Explosions at two bus stops near entrances to Jerusalem; 14 injured, 2 critically

Two explosions on two buses near the entrance to Jerusalem on Wednesday morning injured at least 14 people, including two terrorists, police and doctors said.

The first explosion occurred near the main entrance of Jerusalem in Givat Shaul, shortly after 7 a.m., the peak working hour.

Eleven people were injured in the blast, including two seriously and two critically, doctors said.

The victims were taken to Shaare Zedek and Hadassah Ein Kerem hospitals in the city.

The second explosion occurred shortly after 7:30 am, at the Ramot junction, another entrance to Jerusalem.

Three people were slightly injured by shrapnel in the second explosion, doctors said.

An Israeli engineer works at the blast site in Jerusalem at a bus stop on November 23, 2022. (Menahem KAHANA/AFP)

The blast is thought to have been caused by an explosive device thrown in a bag, according to the first Hebrew media report.

Visiting the site, Israel Police Chief Kobi Shabtai said there may be two attackers.

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No immediate confirmation.

Security services are sweeping the area in an attempt to find anyone suspected of involvement in the explosion.

Police said they closed the Route 1 freeway after the first crash.

Public Security Minister Omer Barlev spoke with the police chief, and is expected to visit the scene of the attack, his office said.

Israeli security forces walk in Jerusalem after an explosion at a bus station, November 23, 2022 (Menahem KAHANA/AFP)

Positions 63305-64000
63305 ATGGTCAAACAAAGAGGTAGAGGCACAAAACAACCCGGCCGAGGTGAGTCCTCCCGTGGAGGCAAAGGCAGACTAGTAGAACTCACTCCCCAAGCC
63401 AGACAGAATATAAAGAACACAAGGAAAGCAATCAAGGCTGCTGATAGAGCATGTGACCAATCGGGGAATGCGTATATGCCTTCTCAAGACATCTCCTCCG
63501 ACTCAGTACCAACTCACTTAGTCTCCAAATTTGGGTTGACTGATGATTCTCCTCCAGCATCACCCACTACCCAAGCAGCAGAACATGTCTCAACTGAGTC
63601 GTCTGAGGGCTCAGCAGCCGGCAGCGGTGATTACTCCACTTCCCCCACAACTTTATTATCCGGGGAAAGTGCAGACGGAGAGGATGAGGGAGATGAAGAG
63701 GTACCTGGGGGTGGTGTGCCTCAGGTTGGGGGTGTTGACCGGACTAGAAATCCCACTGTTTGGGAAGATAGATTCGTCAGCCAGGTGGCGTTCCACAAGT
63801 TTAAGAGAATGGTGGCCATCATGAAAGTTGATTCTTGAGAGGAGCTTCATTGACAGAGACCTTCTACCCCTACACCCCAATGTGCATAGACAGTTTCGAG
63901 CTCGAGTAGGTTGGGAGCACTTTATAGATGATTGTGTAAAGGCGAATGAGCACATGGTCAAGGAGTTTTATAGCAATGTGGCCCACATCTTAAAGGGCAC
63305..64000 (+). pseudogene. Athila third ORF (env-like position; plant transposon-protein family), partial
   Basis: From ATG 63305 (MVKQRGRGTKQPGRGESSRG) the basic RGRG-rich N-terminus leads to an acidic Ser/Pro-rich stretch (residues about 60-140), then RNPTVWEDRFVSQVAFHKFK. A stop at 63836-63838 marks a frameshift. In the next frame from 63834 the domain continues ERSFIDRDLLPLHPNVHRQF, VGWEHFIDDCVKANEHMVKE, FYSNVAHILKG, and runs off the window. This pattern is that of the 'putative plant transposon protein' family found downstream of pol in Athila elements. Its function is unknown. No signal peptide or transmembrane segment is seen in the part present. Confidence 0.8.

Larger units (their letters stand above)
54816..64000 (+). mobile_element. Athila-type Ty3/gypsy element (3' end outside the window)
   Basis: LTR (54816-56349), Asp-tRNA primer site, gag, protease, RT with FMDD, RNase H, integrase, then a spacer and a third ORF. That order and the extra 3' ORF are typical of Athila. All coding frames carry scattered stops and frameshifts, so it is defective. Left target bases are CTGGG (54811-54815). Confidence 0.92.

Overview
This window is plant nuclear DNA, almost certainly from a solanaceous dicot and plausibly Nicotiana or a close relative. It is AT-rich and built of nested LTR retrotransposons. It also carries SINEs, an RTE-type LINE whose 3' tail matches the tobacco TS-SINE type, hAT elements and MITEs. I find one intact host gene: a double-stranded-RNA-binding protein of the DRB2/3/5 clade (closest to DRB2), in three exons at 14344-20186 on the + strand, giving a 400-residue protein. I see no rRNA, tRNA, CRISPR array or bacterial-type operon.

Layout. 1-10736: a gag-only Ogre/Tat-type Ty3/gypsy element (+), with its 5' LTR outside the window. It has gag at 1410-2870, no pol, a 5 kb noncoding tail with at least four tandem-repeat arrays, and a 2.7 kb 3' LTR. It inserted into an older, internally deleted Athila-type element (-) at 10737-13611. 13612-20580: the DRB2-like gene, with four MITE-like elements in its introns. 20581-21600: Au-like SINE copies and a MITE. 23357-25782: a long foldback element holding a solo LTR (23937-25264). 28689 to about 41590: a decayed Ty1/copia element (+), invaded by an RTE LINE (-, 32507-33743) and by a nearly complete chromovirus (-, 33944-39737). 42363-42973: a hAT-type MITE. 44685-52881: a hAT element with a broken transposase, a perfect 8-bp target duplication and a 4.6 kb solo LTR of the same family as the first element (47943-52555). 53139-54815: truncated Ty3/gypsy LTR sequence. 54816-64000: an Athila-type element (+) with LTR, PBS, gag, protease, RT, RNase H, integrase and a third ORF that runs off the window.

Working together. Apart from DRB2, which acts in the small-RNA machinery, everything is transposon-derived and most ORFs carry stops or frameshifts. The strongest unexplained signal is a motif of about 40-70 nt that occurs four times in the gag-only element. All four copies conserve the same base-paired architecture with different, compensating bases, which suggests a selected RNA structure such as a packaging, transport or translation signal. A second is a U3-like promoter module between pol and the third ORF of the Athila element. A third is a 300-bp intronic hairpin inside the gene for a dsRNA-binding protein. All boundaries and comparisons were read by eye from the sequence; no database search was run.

The explosion occurred amid heightened tensions, following Palestinian attacks that have left 29 people dead in Israel and the West Bank since the beginning of the year.

In recent months there have been many stabbings and attempted stabbing attacks in Jerusalem, mostly in the Old City. Last month, a Palestinian soldier killed an Israeli soldier at a checkpoint near Jerusalem.

In the spring, the army launched a large-scale protest in the West Bank after the uprising.

The operation arrested more than 2,000 people overnight, but also resulted in the death of more than 130 Palestinians, many of them – but not all – during protests or during conflict with security.

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Bombings of buses and in public spaces were a hallmark of the Second Intifada from 2000 to 2005, but have largely declined over the past 17 years, Israeli officials said. that there are more security measures, including the West Bank security barrier, and better intelligence.

In 2016, the terror group Hamas bombed a bus in Jerusalem, injuring 21 people. And in 2011, a bomb hidden in a backpack exploded on a bus parked outside the Jerusalem International Convention Center, killing two and injuring dozens.

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